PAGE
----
Over the past week or so, there was a fair amount of hubbub (yes, hubbub) made around some of Google’s recent comments around page experience (of which Core Web Vitals is a part) and their SEO rankings.
The confusion seems to stem from some announced upcoming changes to the Page Experience Report coupled with some changes they made to their ranking systems guide (page experience used to be specifically called out on that page, and now it’s not).
That lead to a brief flurry of some folks wondering all the work they put in around vitals mattered anymore. Google eventually clarified with a (very long) tweet.
It does not say page experience is somehow "retired" or that people should ignore things like Core Web Vitals or being mobile-friendly. The opposite. It says if you want to be successful with the core ranking systems of Google Search, consider these and other aspects of page experience.
Basically it comes down to page experience being a search “signal” and not a “system” (which makes use of signals). So in the end, it still matters. (You can be forgiven for misreading—the communication was a bit obtuse which I guess is to be expected considering how secretive they tend to be about the actual ranking algorithms.)
But let’s play the what-if game.
What if Google did decide that it no longer cared about web performance in its ranking algorithms? Would it matter?
The biggest hit, I think, would be losing the SEO carrot. It’s undeniable that having a bit of that SEO juice from Google has brought a ton of attention to web performance, and that’s a good thing.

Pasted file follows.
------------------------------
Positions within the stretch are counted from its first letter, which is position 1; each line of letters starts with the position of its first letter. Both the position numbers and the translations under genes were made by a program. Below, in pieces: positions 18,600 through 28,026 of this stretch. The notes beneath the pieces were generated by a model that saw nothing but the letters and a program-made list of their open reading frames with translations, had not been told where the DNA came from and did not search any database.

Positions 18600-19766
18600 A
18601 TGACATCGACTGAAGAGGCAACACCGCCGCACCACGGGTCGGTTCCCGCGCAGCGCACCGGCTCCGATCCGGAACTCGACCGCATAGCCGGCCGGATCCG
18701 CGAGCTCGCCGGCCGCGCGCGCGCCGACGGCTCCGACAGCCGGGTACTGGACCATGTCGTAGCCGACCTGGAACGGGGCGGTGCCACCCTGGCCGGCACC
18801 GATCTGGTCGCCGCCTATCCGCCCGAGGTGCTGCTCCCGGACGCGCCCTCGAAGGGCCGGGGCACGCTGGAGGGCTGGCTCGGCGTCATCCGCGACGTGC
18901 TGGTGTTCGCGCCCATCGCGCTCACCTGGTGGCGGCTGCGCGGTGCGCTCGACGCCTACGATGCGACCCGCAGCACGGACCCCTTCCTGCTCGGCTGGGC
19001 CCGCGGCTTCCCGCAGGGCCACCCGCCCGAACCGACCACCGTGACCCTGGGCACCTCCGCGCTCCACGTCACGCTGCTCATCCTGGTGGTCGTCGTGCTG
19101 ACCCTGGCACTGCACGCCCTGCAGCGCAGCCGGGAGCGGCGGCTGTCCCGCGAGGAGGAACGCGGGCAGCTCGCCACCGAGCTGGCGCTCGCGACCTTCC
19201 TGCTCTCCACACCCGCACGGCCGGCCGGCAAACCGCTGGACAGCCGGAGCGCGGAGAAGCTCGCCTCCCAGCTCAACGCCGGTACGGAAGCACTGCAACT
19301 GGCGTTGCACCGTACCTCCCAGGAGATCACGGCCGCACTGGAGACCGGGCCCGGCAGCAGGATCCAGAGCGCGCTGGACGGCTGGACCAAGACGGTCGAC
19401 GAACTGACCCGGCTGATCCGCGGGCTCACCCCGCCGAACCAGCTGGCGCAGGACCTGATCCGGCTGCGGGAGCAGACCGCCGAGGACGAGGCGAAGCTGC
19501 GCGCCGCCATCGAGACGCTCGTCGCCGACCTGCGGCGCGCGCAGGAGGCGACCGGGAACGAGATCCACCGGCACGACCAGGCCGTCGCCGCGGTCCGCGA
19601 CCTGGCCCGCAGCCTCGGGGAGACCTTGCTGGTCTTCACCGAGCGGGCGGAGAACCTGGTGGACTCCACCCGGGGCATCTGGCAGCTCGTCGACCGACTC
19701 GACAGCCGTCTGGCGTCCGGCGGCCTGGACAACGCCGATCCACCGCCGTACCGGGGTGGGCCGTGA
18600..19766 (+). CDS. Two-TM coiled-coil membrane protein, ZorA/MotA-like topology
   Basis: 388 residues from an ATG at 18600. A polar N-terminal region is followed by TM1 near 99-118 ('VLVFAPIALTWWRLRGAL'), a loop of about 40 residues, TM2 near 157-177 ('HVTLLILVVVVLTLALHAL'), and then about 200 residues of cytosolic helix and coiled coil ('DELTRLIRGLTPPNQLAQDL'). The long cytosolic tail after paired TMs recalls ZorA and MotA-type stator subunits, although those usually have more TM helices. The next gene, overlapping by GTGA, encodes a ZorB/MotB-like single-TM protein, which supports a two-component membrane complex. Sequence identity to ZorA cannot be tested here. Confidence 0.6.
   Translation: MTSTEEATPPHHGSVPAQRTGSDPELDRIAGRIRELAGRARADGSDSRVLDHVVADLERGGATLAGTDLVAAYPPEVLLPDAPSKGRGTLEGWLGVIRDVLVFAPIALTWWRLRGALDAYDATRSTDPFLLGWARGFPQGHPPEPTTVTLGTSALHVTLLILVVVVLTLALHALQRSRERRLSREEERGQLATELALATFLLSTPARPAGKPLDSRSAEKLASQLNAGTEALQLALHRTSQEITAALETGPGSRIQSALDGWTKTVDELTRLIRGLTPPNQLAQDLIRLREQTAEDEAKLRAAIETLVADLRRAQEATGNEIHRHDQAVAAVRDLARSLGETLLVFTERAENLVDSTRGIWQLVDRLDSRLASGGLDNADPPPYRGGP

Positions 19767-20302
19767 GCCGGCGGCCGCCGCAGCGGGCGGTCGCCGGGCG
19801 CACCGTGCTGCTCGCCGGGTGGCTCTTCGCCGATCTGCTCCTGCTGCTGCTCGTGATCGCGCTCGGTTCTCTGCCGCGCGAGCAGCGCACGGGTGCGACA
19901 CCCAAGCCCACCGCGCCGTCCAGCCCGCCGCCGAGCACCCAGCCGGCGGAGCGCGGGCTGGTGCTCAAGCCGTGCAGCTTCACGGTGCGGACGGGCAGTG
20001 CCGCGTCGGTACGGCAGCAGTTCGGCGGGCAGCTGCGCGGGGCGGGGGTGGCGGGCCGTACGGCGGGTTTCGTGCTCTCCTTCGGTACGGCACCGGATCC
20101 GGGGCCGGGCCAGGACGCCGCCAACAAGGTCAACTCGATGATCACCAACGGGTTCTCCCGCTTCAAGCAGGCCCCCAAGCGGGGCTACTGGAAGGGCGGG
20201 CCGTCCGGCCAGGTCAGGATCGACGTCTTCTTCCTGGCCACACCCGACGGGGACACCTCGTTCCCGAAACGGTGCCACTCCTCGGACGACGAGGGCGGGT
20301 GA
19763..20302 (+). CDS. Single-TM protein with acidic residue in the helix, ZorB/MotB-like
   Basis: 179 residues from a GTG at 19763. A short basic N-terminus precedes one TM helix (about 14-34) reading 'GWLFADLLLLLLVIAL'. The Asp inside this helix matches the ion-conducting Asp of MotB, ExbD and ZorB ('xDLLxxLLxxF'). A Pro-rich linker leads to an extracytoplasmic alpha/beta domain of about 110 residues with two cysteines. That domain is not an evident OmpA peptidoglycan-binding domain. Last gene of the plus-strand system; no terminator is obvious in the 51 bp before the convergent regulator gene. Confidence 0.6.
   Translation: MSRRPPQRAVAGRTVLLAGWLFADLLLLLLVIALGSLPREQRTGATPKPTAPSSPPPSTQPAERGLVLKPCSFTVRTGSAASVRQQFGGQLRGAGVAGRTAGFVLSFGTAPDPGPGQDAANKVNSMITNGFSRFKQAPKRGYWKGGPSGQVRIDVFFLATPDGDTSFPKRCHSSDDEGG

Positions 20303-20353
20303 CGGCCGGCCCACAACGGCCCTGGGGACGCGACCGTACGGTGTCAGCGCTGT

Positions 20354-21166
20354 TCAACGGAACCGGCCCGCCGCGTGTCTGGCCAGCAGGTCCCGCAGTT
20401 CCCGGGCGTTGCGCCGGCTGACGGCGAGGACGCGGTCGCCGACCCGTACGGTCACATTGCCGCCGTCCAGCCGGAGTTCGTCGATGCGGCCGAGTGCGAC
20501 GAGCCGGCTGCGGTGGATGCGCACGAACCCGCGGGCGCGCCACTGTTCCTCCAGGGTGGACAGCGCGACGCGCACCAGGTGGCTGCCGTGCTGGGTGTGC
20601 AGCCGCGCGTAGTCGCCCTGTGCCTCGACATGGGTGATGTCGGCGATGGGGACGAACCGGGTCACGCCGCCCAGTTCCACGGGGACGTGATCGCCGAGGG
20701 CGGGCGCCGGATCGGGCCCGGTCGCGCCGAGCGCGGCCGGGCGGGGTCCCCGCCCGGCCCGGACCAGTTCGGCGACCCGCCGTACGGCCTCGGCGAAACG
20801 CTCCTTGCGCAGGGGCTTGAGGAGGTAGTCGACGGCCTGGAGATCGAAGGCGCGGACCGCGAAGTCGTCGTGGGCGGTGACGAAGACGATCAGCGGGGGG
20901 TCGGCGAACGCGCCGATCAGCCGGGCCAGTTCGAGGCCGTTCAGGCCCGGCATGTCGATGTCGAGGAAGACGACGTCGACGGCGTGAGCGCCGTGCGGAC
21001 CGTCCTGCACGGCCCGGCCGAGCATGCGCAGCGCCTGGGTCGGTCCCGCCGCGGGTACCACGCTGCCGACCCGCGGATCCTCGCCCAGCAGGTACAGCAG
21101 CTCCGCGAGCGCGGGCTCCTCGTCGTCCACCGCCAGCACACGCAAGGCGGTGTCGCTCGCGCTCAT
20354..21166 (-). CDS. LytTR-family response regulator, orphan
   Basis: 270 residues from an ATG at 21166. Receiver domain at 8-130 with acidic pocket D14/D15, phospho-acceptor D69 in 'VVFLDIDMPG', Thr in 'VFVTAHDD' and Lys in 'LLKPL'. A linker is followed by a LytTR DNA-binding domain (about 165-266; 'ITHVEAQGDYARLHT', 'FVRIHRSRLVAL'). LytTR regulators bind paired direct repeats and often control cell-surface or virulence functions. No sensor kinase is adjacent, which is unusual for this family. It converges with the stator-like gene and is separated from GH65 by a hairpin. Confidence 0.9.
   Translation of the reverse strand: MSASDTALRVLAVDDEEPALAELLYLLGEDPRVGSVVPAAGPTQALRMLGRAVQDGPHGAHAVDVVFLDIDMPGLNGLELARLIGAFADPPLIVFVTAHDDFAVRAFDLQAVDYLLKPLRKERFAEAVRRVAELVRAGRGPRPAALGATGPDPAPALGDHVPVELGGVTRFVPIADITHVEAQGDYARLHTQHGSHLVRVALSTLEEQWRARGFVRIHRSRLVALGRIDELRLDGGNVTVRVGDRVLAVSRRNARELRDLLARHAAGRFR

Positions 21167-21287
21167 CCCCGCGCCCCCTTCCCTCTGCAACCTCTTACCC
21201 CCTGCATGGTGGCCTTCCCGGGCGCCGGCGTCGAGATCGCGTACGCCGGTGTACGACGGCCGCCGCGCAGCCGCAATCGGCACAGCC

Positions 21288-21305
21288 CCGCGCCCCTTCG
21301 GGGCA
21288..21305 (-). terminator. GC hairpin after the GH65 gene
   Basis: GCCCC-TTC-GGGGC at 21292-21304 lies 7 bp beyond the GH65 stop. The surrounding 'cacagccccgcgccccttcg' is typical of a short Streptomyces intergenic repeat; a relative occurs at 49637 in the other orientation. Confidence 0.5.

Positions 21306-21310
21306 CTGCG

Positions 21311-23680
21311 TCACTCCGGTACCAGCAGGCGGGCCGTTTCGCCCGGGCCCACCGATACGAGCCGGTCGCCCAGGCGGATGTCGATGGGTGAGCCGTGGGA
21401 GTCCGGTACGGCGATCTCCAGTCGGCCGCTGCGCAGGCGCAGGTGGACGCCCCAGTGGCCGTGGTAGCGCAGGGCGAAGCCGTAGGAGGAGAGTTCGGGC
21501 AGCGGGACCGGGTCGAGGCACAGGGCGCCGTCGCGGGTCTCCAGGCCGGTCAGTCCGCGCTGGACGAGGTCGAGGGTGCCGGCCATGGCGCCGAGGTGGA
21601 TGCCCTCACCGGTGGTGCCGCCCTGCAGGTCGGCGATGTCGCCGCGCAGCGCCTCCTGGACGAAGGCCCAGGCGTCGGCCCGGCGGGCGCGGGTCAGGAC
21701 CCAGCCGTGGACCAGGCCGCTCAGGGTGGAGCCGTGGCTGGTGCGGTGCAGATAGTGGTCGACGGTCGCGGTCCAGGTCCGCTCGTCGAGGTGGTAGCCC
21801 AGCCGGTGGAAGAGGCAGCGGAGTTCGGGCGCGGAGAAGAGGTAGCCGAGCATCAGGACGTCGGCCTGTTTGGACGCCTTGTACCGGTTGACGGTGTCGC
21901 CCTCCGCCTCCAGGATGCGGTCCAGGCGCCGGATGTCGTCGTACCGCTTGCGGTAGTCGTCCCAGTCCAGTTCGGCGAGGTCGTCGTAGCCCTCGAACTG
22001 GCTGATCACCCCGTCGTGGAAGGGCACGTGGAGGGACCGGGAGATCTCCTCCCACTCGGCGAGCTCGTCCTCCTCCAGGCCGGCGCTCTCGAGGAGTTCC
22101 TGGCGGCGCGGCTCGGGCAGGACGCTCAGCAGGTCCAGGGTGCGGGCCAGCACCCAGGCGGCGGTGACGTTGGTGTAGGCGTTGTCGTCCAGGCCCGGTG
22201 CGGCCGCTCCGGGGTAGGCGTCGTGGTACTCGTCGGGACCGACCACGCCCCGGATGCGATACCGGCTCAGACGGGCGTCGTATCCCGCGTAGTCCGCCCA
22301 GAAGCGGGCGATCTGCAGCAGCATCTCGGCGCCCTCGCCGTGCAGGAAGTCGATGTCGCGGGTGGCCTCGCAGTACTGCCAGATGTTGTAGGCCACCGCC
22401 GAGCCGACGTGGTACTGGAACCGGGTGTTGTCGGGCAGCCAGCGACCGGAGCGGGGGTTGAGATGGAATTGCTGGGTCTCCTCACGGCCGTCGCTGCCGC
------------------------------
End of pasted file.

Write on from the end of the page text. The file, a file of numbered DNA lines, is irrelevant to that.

But if they were to stop caring, to stop factoring it in—it shouldn’t change anything.
Google factors it in because it matters to the folks visiting these sites. Performance has been directly tied to better business metrics and better user experience over and over and over. And that's exactly why, SEO juice or not, it should be a priority.
We don’t make sites faster for the search engine bots.
We make them faster because in doing so, we provide a better experience for our users, we expand our reach, and our businesses benefit as a result.
A few weeks ago, I mentioned Chrome’s change to now factor in image entropy (measured in bits per pixel) into is calculations as to whether or not an image is “contentful” and should qualify for Largest Contentful Paint.
It’s just the latest in a series of refinements to the metric.
They’re all solid and necessary changes to the metric. If this is going to be a metric that needs to be a fairly reliable assessment of “most important content” across millions of sites, some refinement is going to be necessary to make that a bit more likely to be true on any given page.
But it did get me thinking about how wide the gap is becoming between what “contentful” means in the context of Largest Contentful Paint and what it means in the context of First Contentful Paint—when the first piece of content is painted to the screen.
I’ve seen plenty of folks get confused, and understandably so.
I wrote a post going into how those definitions are different, why they’re that way, and some examples where the gap might be a bit confusing.
Scott replied after reading the post, reminding me of another contributing factor to that confusion—FCP was originally positioned as the “hey, this is actually content now” metric in the Paint Timing API, but the result of the widening gap is that it’s starting to feel a bit more akin to just a slightly more particular version of it’s sibling, First Paint.
I’m not entirely sure what the solution is, but hopefully it gets cleaned up a bit. Confusion around metric definitions can lead to mistrust in the metrics, which can lead to them being ignored altogether. And with FCP being one of the very few “modern” metric with cross-browser support, I’d rather not see that happen here.